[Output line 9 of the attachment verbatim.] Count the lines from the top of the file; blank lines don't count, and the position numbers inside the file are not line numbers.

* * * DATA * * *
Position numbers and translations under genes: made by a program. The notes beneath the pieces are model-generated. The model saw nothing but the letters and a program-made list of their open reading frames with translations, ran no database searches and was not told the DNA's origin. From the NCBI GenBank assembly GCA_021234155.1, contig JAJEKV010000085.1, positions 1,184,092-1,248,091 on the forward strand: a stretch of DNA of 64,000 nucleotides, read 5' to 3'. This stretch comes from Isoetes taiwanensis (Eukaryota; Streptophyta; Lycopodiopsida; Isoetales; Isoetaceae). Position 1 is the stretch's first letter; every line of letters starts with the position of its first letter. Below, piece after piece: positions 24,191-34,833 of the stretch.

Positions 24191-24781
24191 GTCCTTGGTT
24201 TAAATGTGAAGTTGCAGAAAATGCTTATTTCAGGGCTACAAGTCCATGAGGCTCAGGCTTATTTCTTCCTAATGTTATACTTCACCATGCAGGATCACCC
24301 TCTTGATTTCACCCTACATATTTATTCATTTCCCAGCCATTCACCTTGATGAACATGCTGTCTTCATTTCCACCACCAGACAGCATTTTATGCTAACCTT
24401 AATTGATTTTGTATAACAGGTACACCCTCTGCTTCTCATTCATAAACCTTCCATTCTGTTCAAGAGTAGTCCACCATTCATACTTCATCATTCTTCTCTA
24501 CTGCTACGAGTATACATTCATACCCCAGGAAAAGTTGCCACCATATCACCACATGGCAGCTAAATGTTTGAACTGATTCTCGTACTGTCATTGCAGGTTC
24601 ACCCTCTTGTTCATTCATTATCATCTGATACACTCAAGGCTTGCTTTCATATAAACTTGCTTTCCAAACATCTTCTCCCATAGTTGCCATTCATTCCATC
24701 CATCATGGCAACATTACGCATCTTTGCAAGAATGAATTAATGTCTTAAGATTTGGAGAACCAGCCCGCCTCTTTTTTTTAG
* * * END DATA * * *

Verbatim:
24701 CATCATGGCAACATTACGCATCTTTGCAAGAATGAATTAATGTCTTAAGATTTGGAGAACCAGCCCGCCTCTTTTTTTTAG